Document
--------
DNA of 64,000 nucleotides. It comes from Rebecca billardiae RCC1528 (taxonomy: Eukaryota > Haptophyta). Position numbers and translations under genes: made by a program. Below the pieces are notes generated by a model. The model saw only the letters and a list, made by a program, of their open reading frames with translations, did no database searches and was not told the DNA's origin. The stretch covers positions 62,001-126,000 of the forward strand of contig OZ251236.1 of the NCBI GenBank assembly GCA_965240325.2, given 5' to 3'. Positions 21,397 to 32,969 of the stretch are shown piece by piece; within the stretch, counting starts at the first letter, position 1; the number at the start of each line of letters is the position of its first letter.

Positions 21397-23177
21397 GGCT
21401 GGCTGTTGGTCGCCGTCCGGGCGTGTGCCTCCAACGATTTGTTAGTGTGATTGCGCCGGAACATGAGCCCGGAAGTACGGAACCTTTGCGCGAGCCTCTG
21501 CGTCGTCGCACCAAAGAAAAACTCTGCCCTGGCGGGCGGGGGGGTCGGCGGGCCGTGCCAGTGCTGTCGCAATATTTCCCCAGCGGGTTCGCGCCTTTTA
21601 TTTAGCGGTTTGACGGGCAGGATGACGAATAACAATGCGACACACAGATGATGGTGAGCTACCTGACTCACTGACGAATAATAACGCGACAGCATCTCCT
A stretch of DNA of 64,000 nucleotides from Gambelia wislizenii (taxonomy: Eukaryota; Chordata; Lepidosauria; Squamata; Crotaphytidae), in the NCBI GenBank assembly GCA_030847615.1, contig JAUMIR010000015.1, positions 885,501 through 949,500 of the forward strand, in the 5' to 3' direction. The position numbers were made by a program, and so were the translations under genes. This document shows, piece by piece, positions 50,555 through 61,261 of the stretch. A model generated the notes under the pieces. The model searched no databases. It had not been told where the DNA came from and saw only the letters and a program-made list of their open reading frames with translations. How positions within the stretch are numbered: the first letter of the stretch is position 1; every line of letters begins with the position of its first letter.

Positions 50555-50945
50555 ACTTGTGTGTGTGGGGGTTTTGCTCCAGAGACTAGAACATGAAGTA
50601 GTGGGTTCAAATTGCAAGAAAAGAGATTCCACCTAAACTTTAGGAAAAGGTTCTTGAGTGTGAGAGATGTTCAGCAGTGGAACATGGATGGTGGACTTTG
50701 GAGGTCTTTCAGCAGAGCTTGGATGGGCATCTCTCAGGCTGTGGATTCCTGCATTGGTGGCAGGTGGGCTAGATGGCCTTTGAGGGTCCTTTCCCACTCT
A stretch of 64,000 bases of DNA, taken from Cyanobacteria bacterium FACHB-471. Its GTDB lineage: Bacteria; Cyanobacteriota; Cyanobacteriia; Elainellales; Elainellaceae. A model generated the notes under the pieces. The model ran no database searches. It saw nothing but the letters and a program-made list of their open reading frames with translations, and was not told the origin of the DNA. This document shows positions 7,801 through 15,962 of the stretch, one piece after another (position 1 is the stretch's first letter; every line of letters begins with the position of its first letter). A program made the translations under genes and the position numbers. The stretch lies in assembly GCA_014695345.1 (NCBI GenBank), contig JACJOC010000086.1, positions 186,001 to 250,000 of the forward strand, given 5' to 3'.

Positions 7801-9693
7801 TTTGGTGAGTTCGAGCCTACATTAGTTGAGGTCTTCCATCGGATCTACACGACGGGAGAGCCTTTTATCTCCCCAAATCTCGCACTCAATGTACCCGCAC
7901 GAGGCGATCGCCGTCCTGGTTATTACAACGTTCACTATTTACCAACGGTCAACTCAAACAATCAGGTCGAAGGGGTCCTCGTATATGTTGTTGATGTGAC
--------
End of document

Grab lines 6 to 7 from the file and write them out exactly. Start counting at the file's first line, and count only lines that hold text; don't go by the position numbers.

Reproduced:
21601 TTTAGCGGTTTGACGGGCAGGATGACGAATAACAATGCGACACACAGATGATGGTGAGCTACCTGACTCACTGACGAATAATAACGCGACAGCATCTCCT
A stretch of DNA of 64,000 nucleotides from Gambelia wislizenii (taxonomy: Eukaryota; Chordata; Lepidosauria; Squamata; Crotaphytidae), in the NCBI GenBank assembly GCA_030847615.1, contig JAUMIR010000015.1, positions 885,501 through 949,500 of the forward strand, in the 5' to 3' direction. The position numbers were made by a program, and so were the translations under genes. This document shows, piece by piece, positions 50,555 through 61,261 of the stretch. A model generated the notes under the pieces. The model searched no databases. It had not been told where the DNA came from and saw only the letters and a program-made list of their open reading frames with translations. How positions within the stretch are numbered: the first letter of the stretch is position 1; every line of letters begins with the position of its first letter.